The association of hyperparathyroidism with pseudogout was consistent with previous reports on CPPD [8, 9]. It has been suggested that parathyroid hormone-induced increases in calcium or pyrophosphate concentrations may lead to CPP deposition [10]. As chronic kidney disease is a major cause of secondary hyperparathyroidism [11], there have been case reports linking chronic kidney disease and CPPD [12, 13]. Although our fully adjusted results suggested a positive trend between chronic kidney disease and pseudogout, the association became clear (multivariate OR 2.29) when we limited the exposure definition to chronic renal failure. These findings provide support for a potentially substantial association between renal failure and pseudogout, although this link was not included in the recent EULAR recommendations [2].

The magnitude of association with a history of OA was similar to that of the recent EULAR summary data [2]. Although obesity is a risk factor for OA and gout [14, 15], we found no association with the risk of pseudogout, similar to a previous report [16]. These data did not support a speculated link between obesity and chondrocalcinosis, such as mechanical loading of the joints leading to increased release of adenosine triphosphate and consequent free pyrophosphate [16, 17]. Furthermore, the absence of association between BMI and the risk of pseudogout was consistent with the lack of association with the presence of chondrocalcinosis [2, 16].

Previous studies have suggested differing directions of association between RA and CPPD. For example, although the recent EULAR summary concluded a strongly inverse association (OR 0.18) between RA and chondrocalcinosis [2], other previous studies have suggested a positive association [8] or no association [18]. We observed a non-significant positive trend between RA and pseudogout, although this may be explained by a pseudo-RA presentation of CPPD [2]. Overall, the totality of available evidence on this link seems inconclusive in our view.

Strengths and limitations of our study deserve comment. This study was conducted using a large UK general practice database; therefore findings are likely to be applicable to the general population. Previous studies had smaller numbers (the largest series had ~100 CPPD cases) [8, 16, 19], mainly focused on chondrocalcinosis [9, 18, 20] or had a cross-sectional study design [5, 6]. Our large nested case–control study had a well-defined temporal relationship between the predictors and the outcome, and it focused on a clinical outcome, pseudogout. As in most other epidemiologic studies of CPPD [5, 6, 9, 16, 18–20], our definition of pseudogout did not require the observation of CPP crystals, and also our pseudogout cases have not been validated. Thus it is conceivable that other arthritic conditions, including other CPPD arthropathies, such as pseudo-OA or pseudo-RA [2], could have been recorded as pseudogout. However, as pseudogout is not considered one of the readily suspected arthritic diagnoses among GPs, we anticipate that GP recording is more specific for pseudogout than commonly labelled arthritic conditions (e.g. rheumatoid arthritis or gout). Any non-differential misclassification would have biased the study results toward the null. It is also noteworthy that well-established risk factors for gout in this data set [14] were not associated with the risk of pseudogout, supporting the validity of our diagnosis. Nevertheless, our data call for confirmation of our findings using validated cases of pseudogout in a prospective study context, if feasible.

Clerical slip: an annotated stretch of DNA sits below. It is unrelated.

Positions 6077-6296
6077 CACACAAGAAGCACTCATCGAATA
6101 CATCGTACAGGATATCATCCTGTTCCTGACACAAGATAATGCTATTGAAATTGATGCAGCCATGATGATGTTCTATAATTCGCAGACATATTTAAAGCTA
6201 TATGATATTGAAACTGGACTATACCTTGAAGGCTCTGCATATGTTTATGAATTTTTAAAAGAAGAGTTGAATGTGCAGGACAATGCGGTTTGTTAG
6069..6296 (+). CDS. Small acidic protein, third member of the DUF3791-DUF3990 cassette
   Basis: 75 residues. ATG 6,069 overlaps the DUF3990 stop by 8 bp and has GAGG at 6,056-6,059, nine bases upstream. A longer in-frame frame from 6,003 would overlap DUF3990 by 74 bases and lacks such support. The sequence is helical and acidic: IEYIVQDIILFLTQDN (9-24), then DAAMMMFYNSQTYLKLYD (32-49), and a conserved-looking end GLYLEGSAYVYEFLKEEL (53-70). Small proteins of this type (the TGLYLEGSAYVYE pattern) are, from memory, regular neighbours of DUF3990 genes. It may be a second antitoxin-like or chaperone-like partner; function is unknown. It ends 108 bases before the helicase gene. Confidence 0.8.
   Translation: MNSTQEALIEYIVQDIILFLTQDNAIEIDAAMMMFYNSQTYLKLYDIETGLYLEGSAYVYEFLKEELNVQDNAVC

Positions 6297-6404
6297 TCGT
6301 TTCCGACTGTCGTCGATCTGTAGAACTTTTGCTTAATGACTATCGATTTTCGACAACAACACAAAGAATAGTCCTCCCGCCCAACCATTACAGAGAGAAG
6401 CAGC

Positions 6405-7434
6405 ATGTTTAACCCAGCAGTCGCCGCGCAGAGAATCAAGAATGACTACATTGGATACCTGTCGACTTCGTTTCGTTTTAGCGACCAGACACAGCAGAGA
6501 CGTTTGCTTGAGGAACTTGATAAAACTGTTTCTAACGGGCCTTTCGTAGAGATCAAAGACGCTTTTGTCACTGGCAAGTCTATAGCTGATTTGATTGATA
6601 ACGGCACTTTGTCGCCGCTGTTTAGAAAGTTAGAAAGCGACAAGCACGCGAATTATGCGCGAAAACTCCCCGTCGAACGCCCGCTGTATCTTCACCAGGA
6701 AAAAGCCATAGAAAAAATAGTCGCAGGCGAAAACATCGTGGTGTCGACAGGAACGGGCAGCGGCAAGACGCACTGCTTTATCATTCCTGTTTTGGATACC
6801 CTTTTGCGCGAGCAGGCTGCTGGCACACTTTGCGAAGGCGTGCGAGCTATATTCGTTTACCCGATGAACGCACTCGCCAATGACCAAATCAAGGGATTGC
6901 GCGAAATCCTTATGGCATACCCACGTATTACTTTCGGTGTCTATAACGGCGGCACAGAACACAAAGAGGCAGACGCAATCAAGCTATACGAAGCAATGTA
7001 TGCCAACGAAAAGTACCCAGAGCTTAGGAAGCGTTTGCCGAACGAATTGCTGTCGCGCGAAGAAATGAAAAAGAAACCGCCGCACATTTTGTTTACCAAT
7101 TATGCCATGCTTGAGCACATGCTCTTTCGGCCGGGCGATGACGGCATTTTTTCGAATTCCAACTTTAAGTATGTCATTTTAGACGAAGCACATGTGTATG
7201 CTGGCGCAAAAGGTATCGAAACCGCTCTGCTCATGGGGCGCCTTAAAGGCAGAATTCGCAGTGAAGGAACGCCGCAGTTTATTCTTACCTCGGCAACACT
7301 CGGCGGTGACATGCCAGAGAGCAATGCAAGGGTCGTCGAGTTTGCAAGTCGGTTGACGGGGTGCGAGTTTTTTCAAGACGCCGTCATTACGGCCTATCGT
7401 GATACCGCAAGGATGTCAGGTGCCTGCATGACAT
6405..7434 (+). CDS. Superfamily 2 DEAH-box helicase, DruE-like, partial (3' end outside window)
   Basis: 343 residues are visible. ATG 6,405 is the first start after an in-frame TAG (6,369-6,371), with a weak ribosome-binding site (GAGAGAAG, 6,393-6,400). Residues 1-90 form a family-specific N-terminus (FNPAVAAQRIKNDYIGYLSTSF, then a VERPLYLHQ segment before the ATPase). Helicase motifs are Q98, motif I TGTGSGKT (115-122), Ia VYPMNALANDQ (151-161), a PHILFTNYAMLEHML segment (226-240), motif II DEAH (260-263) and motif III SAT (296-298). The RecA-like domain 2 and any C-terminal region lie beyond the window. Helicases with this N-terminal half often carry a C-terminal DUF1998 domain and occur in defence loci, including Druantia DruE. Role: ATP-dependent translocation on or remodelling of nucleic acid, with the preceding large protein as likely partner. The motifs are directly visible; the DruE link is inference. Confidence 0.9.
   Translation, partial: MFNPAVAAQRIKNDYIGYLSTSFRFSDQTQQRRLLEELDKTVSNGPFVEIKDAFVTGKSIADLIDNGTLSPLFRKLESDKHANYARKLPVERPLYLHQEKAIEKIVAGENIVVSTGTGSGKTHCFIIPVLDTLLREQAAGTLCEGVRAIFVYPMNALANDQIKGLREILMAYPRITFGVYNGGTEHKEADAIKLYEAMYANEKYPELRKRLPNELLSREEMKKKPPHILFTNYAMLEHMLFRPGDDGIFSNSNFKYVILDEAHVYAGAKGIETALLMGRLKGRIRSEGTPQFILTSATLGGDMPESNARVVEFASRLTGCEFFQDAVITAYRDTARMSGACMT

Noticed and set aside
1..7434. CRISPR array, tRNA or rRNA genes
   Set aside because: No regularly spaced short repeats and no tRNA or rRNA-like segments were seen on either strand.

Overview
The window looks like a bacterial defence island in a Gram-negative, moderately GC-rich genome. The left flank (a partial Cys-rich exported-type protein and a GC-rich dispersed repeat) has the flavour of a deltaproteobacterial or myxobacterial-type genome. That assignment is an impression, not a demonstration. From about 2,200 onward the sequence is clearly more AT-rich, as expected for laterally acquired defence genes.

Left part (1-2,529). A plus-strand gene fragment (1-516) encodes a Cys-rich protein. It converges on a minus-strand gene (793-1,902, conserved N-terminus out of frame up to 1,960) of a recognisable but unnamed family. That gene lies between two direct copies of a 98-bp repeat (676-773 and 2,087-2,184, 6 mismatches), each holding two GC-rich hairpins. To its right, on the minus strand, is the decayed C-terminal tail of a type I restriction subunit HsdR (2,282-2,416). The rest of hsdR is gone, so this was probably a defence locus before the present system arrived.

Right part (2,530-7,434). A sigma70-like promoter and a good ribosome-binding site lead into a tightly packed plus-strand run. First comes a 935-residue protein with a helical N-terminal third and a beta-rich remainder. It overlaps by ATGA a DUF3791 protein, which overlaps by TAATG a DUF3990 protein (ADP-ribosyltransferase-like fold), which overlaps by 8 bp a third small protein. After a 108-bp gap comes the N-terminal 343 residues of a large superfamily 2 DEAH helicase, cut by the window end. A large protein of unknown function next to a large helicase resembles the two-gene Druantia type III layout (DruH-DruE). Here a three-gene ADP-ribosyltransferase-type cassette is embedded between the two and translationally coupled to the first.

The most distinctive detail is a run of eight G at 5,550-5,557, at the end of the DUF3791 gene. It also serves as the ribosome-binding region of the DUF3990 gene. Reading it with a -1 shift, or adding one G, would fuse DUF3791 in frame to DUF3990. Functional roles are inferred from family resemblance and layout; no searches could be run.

In conclusion, this general population study based on physician-recorded pseudogout suggests that most of the previously observed associations (and lack thereof) between purported factors and chondrocalcinosis are replicable with the outcome of pseudogout, but also that there may be notable exceptions, such as thiazide diuretics, RA and chronic renal failure. These findings highlight the potential need to further investigate the clinical outcome of pseudogout and support the avoidance of loop diuretics among individuals with pseudogout.

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Funding: This study was supported by NIH grant P60AR047785.

Disclosure statement: A.M.R. has received consultation fees from Nuoun, URL. All other authors have declared no conflicts of interest.